Martingale money management
by Robert Pelletier
An age-old method used by professional gamblers may be useful to the active trader as a means of
money management. A martingale, according to Webster's dictionary, is a scheme for doubling your bet
size following losses. The system is named after a successful 19th century gambler who frequented the
casinos of the French Riviera. In a converted form the idea can be transformed into a mild progression
which requires a slightly increasing wager level following losing trades and an equal or decreasing unit
wager following winning trades.
To use the progression, trade size and win level per contract are assumed to remain constant. Admittedly,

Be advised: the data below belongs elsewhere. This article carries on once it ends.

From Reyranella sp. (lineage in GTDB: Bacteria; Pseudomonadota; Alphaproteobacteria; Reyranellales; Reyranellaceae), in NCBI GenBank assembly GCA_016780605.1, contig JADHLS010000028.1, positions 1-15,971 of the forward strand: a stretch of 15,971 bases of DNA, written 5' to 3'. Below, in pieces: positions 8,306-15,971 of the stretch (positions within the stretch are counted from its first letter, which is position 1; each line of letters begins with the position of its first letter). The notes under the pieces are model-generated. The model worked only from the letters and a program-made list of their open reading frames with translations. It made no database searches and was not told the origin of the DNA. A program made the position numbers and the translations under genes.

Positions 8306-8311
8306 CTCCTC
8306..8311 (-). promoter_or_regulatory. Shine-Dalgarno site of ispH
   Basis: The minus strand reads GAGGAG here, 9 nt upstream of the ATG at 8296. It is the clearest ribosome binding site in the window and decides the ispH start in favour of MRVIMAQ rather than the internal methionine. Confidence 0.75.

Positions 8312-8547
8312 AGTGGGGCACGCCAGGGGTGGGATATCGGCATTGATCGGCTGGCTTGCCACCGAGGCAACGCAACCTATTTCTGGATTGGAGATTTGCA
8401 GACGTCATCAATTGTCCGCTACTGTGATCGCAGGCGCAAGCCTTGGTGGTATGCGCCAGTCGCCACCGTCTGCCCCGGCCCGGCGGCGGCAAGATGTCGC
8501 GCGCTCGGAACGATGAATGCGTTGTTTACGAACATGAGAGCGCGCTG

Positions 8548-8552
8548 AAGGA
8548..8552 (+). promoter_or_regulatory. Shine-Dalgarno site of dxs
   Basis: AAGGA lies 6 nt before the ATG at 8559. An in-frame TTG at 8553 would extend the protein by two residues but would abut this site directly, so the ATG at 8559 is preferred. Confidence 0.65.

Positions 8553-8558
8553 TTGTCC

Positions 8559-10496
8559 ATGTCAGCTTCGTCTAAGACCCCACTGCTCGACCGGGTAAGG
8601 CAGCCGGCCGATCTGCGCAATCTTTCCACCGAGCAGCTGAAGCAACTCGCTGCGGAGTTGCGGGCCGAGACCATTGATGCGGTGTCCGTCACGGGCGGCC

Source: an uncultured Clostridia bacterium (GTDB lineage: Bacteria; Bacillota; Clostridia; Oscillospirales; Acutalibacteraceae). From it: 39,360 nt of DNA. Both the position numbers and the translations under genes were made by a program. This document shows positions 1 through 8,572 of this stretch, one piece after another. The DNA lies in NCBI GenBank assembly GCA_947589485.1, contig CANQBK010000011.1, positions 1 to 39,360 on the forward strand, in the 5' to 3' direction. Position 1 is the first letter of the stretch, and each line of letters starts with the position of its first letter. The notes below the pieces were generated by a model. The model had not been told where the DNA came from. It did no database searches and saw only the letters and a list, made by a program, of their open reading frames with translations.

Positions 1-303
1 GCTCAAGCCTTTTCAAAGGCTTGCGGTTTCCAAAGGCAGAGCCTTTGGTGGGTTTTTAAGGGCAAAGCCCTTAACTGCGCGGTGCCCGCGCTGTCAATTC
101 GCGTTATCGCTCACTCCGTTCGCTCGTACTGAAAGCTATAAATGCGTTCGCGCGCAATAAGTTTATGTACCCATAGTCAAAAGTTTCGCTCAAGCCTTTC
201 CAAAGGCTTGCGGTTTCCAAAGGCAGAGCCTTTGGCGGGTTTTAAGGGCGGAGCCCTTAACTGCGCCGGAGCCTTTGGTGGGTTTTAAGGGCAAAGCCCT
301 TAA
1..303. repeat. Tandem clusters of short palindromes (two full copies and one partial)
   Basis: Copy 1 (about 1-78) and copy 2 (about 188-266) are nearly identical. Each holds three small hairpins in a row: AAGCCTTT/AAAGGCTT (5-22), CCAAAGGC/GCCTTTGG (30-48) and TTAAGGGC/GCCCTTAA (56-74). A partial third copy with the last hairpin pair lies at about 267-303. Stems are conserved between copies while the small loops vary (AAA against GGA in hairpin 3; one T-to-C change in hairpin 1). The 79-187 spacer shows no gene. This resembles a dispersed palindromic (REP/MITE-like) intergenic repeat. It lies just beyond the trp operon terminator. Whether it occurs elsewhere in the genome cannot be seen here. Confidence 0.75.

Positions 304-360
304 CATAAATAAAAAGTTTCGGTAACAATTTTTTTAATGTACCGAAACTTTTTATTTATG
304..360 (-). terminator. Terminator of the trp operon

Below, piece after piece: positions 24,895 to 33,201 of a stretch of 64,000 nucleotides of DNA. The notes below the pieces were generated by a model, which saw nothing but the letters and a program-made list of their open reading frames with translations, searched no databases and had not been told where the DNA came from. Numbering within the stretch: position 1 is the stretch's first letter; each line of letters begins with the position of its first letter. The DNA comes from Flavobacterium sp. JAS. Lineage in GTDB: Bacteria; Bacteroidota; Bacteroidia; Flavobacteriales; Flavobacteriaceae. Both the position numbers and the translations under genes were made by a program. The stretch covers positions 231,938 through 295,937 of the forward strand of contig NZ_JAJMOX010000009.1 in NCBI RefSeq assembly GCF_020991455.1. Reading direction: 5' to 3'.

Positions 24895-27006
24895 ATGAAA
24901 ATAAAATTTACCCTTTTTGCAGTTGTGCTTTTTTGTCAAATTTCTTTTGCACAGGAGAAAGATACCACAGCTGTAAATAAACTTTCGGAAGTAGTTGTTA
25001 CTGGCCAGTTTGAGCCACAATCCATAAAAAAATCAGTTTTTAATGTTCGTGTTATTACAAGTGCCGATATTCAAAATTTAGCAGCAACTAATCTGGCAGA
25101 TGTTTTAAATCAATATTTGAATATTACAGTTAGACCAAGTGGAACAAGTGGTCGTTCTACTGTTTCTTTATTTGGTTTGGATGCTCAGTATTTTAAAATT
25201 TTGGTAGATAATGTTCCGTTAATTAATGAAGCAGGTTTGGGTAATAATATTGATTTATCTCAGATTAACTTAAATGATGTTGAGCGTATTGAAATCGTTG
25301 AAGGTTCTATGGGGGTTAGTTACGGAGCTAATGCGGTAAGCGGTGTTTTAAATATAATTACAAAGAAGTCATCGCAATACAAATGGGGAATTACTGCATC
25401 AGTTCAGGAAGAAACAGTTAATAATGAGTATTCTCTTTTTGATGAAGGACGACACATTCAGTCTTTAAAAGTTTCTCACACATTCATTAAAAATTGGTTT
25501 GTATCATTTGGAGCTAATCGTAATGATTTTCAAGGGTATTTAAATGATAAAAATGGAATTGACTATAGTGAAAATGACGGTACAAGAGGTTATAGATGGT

this assumption may not be realistic, but in the long run expected values should prevail. Another major
assumption is that each trade is totally independent of all others.
How helpful can a martingale be? To give you an example, let's say that a martingale trade series is
successful if it eventually wins a single trading unit—one contract or a single round lot of stock. Let's
assume that the probable outcome of each trade is 50-50, win or lose. I have shown that a martingale
series can improve the odds of a successful outcome from 50% to 87% with a minimum budget of four
times margin plus six times average trade loss. Committing five times margin will increase the ultimate
success rate of the series of trades to over 90%.
It is always possible to improve the odds of a winning series by adding to your investment reserve.
However, no level of finite capital can deliver certain success and the size of the potential loss increases
with the amount of capital committed.